Dirty, dingy walls may turn away a prospective tenant seeking a rental home. When the previous tenant moves out of a rental property, the incoming tenant may request repainting of the walls to improve the property's appearance and cleanliness. Whether the landlord must repaint in between tenants depends on the landlord-tenant laws, housing laws or consumer laws of each state.
Painting Not Required
As each state has its own landlord-tenant laws and codes for consumer protection, landlords and tenants should research the laws of their own states. Some states do not require repainting of rental properties in between tenants. In these states, incoming tenants may request repainting before they move in, but landlords may decide whether to do so. For example, Ohio law does not include any provisions for repainting of rental units before new tenants move in. Even when not required by state law, however, landlords may choose to repaint as an incentive for prospective tenants.
Some states require repainting of rental residences at regular intervals. A state may regulate the frequency of repainting based on the type of rental building. In New York, for example, landlords with buildings containing more than three apartments, also known as multiple dwellings, must repaint every three years if maintaining occupied units. However, a state law that requires repainting at regular intervals may not necessarily require repainting in between tenancies as long as the landlord already repaints the premises at the specified intervals.
Security Deposits and Repainting
When state law requires repainting of a rental property between tenants, the landlord and former tenant should both understand who must pay for painting services. A tenant worry that the landlord will use the tenant's security deposit toward repainting costs. In California, for example, whether the landlord may use the security deposit to pay for repainting of walls depends on the duration of the tenancy. A California tenancy lasting fewer than six months allows the landlord to deduct the full cost of repainting from the security deposit, while a tenancy of greater than two years means that the landlord cannot use any of the security deposit for repainting. Tenants and landlords should research the laws governing security deposits in their own states.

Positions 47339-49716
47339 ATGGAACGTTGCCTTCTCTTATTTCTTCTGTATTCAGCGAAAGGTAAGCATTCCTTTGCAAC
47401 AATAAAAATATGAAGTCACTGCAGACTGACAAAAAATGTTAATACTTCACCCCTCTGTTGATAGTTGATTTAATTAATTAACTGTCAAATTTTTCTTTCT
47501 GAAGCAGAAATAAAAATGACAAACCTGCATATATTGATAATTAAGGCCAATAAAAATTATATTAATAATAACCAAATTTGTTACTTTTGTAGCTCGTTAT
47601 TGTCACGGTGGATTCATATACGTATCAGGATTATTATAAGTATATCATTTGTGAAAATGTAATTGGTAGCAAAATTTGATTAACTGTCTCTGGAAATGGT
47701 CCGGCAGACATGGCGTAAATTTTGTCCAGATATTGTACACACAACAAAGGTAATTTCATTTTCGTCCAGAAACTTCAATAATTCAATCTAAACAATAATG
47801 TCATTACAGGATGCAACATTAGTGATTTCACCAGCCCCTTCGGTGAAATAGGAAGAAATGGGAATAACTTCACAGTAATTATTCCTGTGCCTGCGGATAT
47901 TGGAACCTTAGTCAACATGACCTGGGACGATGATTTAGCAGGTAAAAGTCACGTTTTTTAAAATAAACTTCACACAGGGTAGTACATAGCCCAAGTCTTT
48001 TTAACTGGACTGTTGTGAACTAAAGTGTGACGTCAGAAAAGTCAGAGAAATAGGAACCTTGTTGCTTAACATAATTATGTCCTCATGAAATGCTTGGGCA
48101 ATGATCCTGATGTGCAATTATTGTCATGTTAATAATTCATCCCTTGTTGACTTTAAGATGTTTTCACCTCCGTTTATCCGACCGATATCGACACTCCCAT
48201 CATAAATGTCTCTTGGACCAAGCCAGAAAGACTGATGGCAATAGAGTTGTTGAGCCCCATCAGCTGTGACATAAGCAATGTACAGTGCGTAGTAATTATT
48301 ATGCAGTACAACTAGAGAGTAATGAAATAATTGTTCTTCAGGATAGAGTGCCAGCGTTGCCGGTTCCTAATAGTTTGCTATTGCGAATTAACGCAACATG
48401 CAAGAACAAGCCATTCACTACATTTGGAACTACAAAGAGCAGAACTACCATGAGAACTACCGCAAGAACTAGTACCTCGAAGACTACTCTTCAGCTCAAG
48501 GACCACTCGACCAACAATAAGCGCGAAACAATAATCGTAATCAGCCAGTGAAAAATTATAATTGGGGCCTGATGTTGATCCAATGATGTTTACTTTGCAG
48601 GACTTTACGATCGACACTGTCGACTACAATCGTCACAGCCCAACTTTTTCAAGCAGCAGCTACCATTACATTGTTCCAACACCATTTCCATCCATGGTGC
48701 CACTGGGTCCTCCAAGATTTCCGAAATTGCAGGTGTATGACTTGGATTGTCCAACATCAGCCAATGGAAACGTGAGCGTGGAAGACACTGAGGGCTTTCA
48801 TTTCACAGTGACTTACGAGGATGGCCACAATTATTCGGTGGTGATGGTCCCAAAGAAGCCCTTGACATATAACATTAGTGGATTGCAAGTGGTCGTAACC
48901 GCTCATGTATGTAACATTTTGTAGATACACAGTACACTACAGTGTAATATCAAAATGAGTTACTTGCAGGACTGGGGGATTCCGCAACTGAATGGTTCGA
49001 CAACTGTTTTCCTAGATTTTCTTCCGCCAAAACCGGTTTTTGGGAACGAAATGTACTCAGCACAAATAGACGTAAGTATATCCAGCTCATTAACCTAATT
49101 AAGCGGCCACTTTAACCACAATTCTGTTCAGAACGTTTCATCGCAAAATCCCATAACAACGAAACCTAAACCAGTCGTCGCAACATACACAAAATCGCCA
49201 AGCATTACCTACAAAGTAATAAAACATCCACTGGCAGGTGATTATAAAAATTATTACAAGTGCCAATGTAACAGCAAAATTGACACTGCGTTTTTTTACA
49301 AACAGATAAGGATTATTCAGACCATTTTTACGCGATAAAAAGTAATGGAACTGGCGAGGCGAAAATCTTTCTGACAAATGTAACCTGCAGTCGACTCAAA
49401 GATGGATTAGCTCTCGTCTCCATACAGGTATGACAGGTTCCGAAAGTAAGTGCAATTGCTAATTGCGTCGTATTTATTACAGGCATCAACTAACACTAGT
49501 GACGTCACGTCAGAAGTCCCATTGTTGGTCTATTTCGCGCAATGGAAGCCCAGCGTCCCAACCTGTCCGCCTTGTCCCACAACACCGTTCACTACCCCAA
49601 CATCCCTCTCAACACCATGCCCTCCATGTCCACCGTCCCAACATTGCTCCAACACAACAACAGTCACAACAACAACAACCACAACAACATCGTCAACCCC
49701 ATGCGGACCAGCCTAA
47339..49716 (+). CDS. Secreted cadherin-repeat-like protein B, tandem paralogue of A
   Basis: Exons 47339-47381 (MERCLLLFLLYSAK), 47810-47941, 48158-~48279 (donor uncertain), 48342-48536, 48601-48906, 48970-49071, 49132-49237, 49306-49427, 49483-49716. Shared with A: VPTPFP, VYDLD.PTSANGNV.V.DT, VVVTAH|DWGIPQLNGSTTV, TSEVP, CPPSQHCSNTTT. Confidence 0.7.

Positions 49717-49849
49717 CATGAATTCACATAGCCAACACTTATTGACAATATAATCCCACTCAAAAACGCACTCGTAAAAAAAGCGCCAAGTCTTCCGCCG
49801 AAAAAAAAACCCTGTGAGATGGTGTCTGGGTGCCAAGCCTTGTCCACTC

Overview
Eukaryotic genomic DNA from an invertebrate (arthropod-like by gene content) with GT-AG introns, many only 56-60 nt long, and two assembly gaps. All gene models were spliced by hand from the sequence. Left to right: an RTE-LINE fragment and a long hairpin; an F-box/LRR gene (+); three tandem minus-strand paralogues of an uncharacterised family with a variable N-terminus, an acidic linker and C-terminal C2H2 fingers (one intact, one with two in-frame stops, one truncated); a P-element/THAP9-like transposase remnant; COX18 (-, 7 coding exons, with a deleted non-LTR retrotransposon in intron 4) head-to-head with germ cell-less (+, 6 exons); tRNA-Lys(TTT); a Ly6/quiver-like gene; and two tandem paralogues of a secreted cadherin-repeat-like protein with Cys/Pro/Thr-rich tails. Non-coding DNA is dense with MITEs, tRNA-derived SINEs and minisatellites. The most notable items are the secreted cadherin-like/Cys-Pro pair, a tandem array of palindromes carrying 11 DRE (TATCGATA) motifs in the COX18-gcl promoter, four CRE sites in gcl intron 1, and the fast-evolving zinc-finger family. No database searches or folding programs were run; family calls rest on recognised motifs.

Where to Find State-Specific Information
A landlord or tenant should obtain state-specific legal information from a government agency or through consultation with a local attorney. The legal-aid agency or legal-services organization serving a particular state may publish information to explain landlord-tenant laws. A nonprofit legal-aid organization may also represent tenants who need help with enforcement of their rights under state law. Each state may also provide information through a government agency such as a department of consumer affairs or a division of consumer protection at its attorney general's office. When contacting a legal-aid organization or consumer-protection agency, the tenant or landlord should explain that he would like to find out whether his state requires painting of a rental property between tenants.